The Strength In Gentleness

So for some reason, I’ve been writing a lot about my “no-poohair experiment lately. And now I’ve gone even deeper into this experiment, as I’ve begun doing something called water-only washing. In essence, I’ve completely stopped using any thing on my hair other than water, baking soda, eggs, and apple cider vinegar.

Big deal, right? It’s just hair. But by making this change, I’ve noticed some other things start to change as well.

Snuggly Bunnies (Image from herwordskill, Flickr Creative Commons)

Mostly, the way I’ve always treated my skin suddenly started to feel sort of harsh. Hot showers suddenly feel way to hot. The Neutrogena foaming face wash that I’ve used for years suddenly seems overly drying. The Body Shop body washes that I used to love just feel like they have one too many chemicals. Now that my scalp is being treated differently, the rest of my skin seems to be calling out for something different too. I’ve been playing around with the most natural soaps I can find, and using natural oils like jojoba and lovely essential oils as well.

I feel like my skin is calling on me to be more gentle with it, and I’m finding that they more I heed the call, the better my skin feels, and the better I feel. It’s like the old Hermetic, mystical saying, of “as above, so below” and “as within, so without.” The gentler I treat my skin, the more I seem to find gentleness within.

There is such a beauty in gentleness, and I think it’s a quality that we often forget. Who are we gentle with, other than babies, and maybe ourselves and others when we’re injured or quite ill? Wouldn’t it be beautiful if we could cultivate more gentleness?

Imagine being gentle with yourself when you’re late for work. How might you feel differently or plan differently for next time? Imagine being gentle with yourself when you overeat at dinner. What might you learn from that experience, and how might you treat yourself later that night or the next day? What if you were gentler with your friends, your kids, your coworkers, your partners? How might things shift and change in your relationships and within you?

I see a strength in gentleness. It takes strength to be kind to yourself and others, to listen, to flow with what is rather than resent that what is isn’t what it should be. Cultivating gentleness, to me, doesn’t mean ignoring other, potentially less gentle emotions. It just means deciding, when possible, to go a little easier on ourselves and others than we might otherwise.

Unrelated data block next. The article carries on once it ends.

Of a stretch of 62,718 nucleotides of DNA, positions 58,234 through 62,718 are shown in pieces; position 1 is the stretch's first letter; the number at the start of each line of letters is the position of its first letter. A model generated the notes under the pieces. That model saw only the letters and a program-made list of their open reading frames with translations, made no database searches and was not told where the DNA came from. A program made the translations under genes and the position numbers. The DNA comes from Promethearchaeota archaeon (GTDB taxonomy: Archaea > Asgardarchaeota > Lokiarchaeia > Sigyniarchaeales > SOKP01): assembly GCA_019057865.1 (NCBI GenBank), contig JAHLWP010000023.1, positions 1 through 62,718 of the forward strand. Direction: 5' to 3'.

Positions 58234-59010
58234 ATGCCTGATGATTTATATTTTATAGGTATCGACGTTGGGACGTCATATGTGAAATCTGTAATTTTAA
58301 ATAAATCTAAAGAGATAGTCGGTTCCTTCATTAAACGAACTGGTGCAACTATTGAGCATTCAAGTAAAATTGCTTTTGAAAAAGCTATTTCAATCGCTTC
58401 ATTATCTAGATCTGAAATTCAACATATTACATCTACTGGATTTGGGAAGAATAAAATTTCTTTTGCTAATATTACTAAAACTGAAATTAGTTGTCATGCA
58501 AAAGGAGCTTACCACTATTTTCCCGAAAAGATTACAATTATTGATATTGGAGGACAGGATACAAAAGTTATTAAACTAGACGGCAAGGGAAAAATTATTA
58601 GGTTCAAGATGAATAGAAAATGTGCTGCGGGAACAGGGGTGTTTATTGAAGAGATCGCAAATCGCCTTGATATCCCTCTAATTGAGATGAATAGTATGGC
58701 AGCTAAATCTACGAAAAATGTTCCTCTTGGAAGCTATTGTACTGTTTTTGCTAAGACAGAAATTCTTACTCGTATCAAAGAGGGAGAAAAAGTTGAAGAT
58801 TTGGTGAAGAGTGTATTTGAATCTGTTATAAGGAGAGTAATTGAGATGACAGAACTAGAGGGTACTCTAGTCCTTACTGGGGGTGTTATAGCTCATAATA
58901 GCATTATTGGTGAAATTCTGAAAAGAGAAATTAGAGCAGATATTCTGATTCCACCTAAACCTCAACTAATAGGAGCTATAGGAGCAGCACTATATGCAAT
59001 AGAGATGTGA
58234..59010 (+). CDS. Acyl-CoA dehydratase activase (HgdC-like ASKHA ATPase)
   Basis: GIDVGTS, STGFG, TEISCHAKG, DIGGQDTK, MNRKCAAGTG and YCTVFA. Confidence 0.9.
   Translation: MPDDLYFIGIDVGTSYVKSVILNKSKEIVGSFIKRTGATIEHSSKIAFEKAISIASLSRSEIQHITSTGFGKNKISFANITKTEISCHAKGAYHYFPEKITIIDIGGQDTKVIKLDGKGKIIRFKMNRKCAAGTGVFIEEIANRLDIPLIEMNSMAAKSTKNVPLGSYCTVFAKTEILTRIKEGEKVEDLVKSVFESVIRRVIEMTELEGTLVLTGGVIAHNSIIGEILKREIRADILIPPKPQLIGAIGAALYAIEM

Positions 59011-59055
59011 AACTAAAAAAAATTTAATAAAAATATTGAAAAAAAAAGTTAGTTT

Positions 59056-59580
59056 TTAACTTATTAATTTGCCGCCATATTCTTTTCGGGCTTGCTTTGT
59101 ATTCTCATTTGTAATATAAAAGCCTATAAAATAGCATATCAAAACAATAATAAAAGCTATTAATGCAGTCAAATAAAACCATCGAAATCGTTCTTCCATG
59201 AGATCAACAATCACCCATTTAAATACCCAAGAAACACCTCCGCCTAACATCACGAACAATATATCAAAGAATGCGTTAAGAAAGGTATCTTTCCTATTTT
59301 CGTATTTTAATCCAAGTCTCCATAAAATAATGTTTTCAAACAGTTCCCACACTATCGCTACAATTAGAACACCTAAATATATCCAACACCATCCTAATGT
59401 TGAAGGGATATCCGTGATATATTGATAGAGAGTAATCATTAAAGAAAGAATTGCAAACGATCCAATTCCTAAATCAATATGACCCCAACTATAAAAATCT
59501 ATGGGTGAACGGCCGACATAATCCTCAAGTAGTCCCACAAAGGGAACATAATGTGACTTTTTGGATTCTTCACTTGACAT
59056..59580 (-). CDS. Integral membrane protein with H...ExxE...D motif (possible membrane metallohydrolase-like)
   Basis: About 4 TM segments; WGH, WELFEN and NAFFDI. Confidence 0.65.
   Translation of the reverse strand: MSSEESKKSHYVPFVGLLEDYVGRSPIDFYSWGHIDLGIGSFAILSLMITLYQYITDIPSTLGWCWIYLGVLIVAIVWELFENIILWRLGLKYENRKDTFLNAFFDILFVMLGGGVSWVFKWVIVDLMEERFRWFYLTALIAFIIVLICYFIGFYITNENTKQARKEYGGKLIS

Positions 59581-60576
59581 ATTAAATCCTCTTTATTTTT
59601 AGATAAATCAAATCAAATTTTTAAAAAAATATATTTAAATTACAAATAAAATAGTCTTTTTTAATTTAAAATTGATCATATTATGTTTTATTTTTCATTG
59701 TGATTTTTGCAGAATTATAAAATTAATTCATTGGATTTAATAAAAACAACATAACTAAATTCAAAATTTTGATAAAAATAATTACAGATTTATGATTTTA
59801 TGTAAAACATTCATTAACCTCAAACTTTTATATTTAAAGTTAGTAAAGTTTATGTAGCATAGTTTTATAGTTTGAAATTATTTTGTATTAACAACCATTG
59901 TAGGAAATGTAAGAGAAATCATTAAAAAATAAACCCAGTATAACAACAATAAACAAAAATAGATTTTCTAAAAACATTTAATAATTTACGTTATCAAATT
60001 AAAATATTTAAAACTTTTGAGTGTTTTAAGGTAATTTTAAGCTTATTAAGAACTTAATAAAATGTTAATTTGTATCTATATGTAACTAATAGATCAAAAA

Does this concept of gentleness appeal to you? Is there a place in your life that is calling out for more gentleness? Let me know what you try and how it went below and/or on my facebook page!

Golda is a certified holistic health counselor and founder of Body Love Wellness, a program designed for plus-sized women who are fed up with dieting and want support to stop obsessing about food and weight. Go to to get your free download – Golda’s Top Ten Tips For Divine Dining!

6 replies on “The Strength In Gentleness”

Gentleness is something that is so hard for me. I tend to be a critical and often harsh person. I’m working on a lot of things with my therapist/counselor and we’re working with the Byron Katie model and since then I’ve realized a lot of the negative thoughts that I had towards others, I was also simultaneously having about myself. I still get frustrated and angry, but when I’m feeling those emotions I try to not censor myself and not channel it inward. I let the anger take its course and when its over, when I’ve vented, I find myself feeling a lot happier than when I tried to hard to bottle it up and contain my rage.

I think gentleness is hard for our society as a whole.  It’s hard to be kind and less judgmental to yourself and others.  I use the Byron Katie model a lot in my practice too.  It’s  good stuff!  It sounds like the work you’re doing is great.  It takes practice to make these sort of changes, so kudos to you for working on it.

Oh man, I love this! I started making my own body scrubs because my skin was feeling awful after using regular body wash/soap/etc. just using kitchen ingredients and essential oils (I figure if it’s okay for me to put IN my body, it’s ok for me to put ON my body), and wow, what a difference.

I am going to be meditating on this “cultivating gentleness” thing for a while now. Thanks for the thoughts, Golda.

I found that when I started eating healthier foods, the overwhelming shame and guilt about overeating or indulging vanished. I have always been very hard on myself, especially when it comes to how the world views me–physically, or in less tangible ways. Changing how I communicate with myself and using a more gentle approach has done wonders for my overall confidence and happiness.

I’m sure the boost in mood due to getting more vitamins and minerals was also a big help!

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